Born: October 22, 1931 in Milwaukee, Wisconsin (United States)
Died: August 3, 2001 in Duluth, Minnesota (United States)
Jim Coleman was one of the true American Volleyball coaching pioneers of the modern age, particularly at the international level.
Overall Jim took part in seven Olympic Games, eight Pan American Games, five World Cups, six World Championships and eleven NORCECA Championships of which he was a co-founder. Coleman was the coach of or worked with every national men's team and coach from 1965 to his passing in 2001. Coleman served as the Head Coach of the USA Men's National Volleyball Team three separate times---1965-1970, 1979-1980, and finally in 1990.
In 1968 he was the Head Coach of the USA Men's Olympic Volleyball Team that competed in Mexico City, Mexico. He served as an Assistant Coach for the USA Men's National Volleyball Team from 1971-1972 and 1987-1990.
He served as an advisor to USA Men's National Volleyball Team Head Coach Doug Beal. Coleman served as the Team Leader for the 2000 USA Men's Olympic Volleyball Team in Sydney, Australia.
He was part of the Coaching/Advisory staff during USA Volleyball's greatest era, 1984-1988 when the USA Men's Team won the Olympic Gold Medal at both the 1984 Olympic Games in Los Angeles and the 1988 Olympic Games in Seoul, Korea; as well as the 1985 World Cup, the 1986 World Championships, and the 1987 Pan American Games. This five-year run of victories crowned the USA Team as the best men's team in the history of the sport.
Coleman has said that his favorite memory was the victory ceremony at the 1988 Olympic Games because it was the culmination of a great five-year dynasty.
James Eugene Coleman was born in Milwaukee, Wisconsin on October 22, 1931 to George and Meme Coleman. He learned the game of volleyball from his father who was on the staff of the Springfield, Ohio YMCA. He graduated from Springfield High School in 1949 and then attended Wittenberg University (Ohio) where he earned a Bachelor of Arts Degree in Chemistry in 1953. He got a Master‚s Degree in Physical Education at George Williams College in Illinois and received his Doctorate of Education Degree from Brigham Young University in 1975.
Coleman taught chemistry and other science classes for 20 years at The University of Kansas, Wittenberg University, and George Williams College. Coleman started the volleyball program at the University of Kansas and turned it into one of the best in the country, finishing third at the 1957 Collegiate Championships and second a year later.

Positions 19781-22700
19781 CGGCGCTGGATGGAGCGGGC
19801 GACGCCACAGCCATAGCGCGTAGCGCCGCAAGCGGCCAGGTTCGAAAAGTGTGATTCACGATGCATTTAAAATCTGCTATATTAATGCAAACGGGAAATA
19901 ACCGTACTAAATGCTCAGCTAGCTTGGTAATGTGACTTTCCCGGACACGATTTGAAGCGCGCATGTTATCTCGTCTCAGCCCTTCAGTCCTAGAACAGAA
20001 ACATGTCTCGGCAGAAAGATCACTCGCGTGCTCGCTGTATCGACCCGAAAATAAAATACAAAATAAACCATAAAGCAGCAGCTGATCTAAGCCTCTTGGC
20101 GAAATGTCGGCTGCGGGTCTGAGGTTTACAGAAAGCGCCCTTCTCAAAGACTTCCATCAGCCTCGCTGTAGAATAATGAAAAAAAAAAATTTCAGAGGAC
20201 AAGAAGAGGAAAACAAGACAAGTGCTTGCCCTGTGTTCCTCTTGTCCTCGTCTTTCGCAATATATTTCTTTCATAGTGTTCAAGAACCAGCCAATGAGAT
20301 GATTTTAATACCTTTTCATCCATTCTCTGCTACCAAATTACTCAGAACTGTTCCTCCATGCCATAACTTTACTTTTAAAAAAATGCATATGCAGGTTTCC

He was also the Head Coach of the George Williams College Men's Volleyball Team in 1973, 1974, and 1976, winning the NAIA National Championship in 1974. Coleman coached the Women's Volleyball Teams at Whitman College and Washington State University from 1981-1984.
He was also involved in two women's professional volleyball leagues, as the head coach of the Minneapolis entry in Major League Volleyball (MLV) in 1987 and more recently with the United States Professional Volleyball League (USPV) of which he was named Vice President of Technical Affairs in December 1999.
Coleman was one of the first systematic volleyball statisticians. He and his wife, Lee, created volleyball statistical systems, which are now used worldwide. He also created the net antennae used in today's competition. He was a member of the FIVB Rules of the Game Commission for 25 years and was an editor of the FIVB Rules Casebook. He was an advocate for many rule changes in the game including the tie-break game, serving from behind the entire endline and changing the match format.
Coleman officially retired from USA Volleyball in 1998, but his integral involvement did not end as he continued to serve the organization and the national teams in consulting and international relations roles. Coleman has received numerous accolades and recognition for his contributions to the sport he loved so much. He has received three of the most distinguished awards presented by USA Volleyball: the George J. Fisher Leader in Volleyball Award in 1964, the Harry E. Wilson Distinguished Service Award in 1996, and the All-Time Great Volleyball Coach Award in the Pioneer Division in 1999.